A CRAFT CHAT WITH SUE MELL
Estimated reading time: 4 minutes
In her flash CNF piece “Transported” (Issue 44), Sue Mell takes readers on a joy ride through a coming-of-age friendship. Mell shares insights about writing the story with senior fiction editor Andrea Caswell.
Andrea: In “Transported,” you’ve packed just about all we need to know into three short paragraphs. It feels like magic! Did this piece begin as something longer, or did you plan to write with great compression from the outset?
Sue: What a great compliment—thanks so much! I’d tried using this material as the basis for a short story as well as telling it in a longer or personal essay form. None of which succeeded. So yes—in different versions I attempted over the years—you could say this piece began as something longer. But with this version, originally intended for Instagram (more about that below), I was always going for great compression.
Andrea: If this piece began with a prompt, do you mind sharing what the prompt was?
Sue: For a while, in my search to find a meaningful way to share my work—and my life—on social media, I was experimenting with a series of Instagram posts and reels that included a snippet of fiction or nonfiction. This was right around the time the Long Island Railroad extended its service to Grand Central Station, and I posted something about having once worked at the Zaro’s in the main terminal, and how those vaulted corridors are haunted by other ghosts of my former selves. I was also part of a small group of writers offering support by commenting on each other’s posts, and that one seemed to hit home, with people asking for more Grand Central stories. “Transported” came about as a direct response to that request.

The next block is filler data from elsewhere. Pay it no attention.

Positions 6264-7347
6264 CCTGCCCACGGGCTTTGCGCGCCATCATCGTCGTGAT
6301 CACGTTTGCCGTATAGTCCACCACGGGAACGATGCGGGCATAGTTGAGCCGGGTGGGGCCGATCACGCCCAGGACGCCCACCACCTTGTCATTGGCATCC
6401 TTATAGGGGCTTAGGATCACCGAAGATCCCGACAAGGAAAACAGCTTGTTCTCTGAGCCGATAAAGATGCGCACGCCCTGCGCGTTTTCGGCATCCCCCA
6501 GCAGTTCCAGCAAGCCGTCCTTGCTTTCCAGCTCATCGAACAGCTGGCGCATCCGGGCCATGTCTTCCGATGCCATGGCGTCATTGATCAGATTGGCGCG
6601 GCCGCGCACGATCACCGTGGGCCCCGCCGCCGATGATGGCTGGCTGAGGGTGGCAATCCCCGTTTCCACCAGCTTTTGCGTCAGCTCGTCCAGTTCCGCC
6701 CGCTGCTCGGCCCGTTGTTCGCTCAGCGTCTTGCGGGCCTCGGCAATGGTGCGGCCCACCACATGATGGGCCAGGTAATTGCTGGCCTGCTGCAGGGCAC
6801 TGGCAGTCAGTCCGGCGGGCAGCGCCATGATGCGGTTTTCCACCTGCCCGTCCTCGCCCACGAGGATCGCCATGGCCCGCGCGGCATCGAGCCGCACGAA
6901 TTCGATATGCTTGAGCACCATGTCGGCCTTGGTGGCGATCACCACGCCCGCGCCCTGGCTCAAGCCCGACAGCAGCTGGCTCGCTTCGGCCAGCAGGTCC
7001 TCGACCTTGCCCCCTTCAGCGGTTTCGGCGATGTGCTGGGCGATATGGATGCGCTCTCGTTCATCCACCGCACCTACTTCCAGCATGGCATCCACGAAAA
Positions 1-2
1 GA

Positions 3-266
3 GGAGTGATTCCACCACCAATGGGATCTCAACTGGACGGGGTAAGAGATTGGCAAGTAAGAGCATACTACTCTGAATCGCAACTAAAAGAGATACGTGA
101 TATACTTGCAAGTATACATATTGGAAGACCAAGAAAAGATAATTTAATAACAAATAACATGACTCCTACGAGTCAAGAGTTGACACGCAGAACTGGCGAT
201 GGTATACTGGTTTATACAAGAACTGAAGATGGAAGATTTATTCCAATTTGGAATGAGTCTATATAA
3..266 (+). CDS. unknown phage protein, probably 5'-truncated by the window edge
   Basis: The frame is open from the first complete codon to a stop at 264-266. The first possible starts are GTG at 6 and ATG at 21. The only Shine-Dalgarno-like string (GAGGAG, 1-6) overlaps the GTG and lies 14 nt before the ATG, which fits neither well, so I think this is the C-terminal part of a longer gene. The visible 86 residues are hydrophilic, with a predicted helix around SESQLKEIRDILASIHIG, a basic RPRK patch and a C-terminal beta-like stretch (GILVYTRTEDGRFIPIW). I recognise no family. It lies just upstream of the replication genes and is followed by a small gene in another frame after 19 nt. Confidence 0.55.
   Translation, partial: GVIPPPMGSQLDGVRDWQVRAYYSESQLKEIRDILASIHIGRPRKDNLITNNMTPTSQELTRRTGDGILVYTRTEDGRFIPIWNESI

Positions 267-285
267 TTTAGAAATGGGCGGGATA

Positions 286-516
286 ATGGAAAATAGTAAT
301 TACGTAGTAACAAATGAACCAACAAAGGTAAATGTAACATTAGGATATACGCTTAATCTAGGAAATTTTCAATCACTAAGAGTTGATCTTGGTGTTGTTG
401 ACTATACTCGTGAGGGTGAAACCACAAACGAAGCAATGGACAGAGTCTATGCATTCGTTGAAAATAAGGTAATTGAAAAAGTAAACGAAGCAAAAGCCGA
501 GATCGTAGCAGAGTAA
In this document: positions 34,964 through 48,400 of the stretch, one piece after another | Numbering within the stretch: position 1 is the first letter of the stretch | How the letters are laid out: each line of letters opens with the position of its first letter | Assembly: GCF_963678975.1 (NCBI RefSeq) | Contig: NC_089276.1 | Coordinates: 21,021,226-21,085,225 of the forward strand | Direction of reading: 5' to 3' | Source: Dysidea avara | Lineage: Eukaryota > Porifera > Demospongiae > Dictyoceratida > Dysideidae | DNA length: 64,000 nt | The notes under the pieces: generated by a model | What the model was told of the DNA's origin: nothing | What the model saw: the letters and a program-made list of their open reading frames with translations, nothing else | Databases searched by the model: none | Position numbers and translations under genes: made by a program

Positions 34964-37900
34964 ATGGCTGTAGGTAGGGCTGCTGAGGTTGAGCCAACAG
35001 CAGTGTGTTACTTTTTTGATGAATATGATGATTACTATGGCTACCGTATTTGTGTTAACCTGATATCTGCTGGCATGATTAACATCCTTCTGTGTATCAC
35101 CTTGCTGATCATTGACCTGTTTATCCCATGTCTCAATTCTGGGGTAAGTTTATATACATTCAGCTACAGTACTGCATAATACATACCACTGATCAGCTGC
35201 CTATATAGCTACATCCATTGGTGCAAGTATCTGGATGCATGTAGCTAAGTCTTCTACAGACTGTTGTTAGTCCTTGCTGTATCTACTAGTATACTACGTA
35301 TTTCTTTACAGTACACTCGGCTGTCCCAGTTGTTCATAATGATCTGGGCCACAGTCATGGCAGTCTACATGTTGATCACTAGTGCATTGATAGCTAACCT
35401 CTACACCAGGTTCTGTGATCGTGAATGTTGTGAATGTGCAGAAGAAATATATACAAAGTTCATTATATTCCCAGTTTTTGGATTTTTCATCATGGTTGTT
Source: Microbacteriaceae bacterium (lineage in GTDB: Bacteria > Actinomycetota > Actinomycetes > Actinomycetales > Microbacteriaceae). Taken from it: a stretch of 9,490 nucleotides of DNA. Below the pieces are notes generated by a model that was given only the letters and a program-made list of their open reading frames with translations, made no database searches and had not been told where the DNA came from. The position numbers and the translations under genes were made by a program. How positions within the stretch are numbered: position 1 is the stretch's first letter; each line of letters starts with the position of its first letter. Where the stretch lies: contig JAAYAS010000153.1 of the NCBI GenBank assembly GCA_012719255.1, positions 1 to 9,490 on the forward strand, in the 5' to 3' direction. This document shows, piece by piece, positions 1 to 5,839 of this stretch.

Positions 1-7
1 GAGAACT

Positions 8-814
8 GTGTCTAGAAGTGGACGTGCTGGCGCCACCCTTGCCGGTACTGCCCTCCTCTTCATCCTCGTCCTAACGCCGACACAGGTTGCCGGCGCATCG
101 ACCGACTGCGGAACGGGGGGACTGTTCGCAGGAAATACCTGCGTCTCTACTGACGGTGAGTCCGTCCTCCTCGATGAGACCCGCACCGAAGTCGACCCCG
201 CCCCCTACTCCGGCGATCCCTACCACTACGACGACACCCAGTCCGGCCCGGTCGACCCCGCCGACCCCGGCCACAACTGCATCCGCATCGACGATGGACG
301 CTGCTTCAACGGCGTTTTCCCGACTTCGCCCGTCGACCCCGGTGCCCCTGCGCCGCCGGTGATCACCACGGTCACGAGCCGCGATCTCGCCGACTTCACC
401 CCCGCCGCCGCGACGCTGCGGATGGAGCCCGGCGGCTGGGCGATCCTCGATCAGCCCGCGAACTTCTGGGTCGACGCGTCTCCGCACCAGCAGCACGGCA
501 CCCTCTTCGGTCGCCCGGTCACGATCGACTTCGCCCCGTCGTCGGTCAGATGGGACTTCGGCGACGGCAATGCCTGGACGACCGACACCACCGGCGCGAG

Andrea: What advice do you have for someone wondering if an experience is “too small” to write about?
Sue: This is a question I ask myself all the time. It’s certainly a frequent refrain of the critical voice in my head. But my advice would be that if an experience nags at you—if it holds a particular significance or maybe just a feeling you’re compelled to express—then it’s worth at least getting down on the page.
Andrea: How does writing flash fit in with the rest of your creative work? I know you’ve published a novel and have a short story collection forthcoming in 2024. Is flash a regular part of your practice? If so, what do you enjoy about it?
Sue: I started out as a short story writer and have written and published a novel. (Whether I ever write another remains to be seen!) And I’m very excited about my forthcoming collection—which I completed, linking new stories with previously published ones, back in the summer of 2022. But since then, flash—and micro, really—have become the primary forms of my writing practice. Partially, this is due to the fractured focus of being a caregiver, trying to build platform, and promote a book. And partially it’s because, in some ways, flash may be the form I’m most suited to. All the things I struggle with in those longer forms fall away, leaving me with the pleasure of finding the most precise and artful way to portray—and convey the feeling of—a certain moment in time.
Sue Mell’s story collection, A New Day, is forthcoming from She Writes Press in September 2024. Other work has appeared in Narrative, Hippocampus Magazine, and Jellyfish Review. She lives in Queens, NY, where she cares for her mom and a gray tuxedo cat named Poppy. For more, visit her Substack, So Much Stuff, where she writes about how the things we collect—and can’t let go of—express who we are. https://suemell.substack.com/
Andrea Caswell runs Cleaver’s Short Story Clinic, offering detailed feedback on fiction up to 5500 words. Whether you’re wondering how to improve a story, getting ready to submit one to a lit mag, or preparing an MFA application portfolio, editorial feedback will be personalized to help you reach your fiction goals. Writers may also schedule a conference with Andrea as a one-on-one workshop to discuss their work further.
Read more from Cleaver Magazine’s Writing Tips.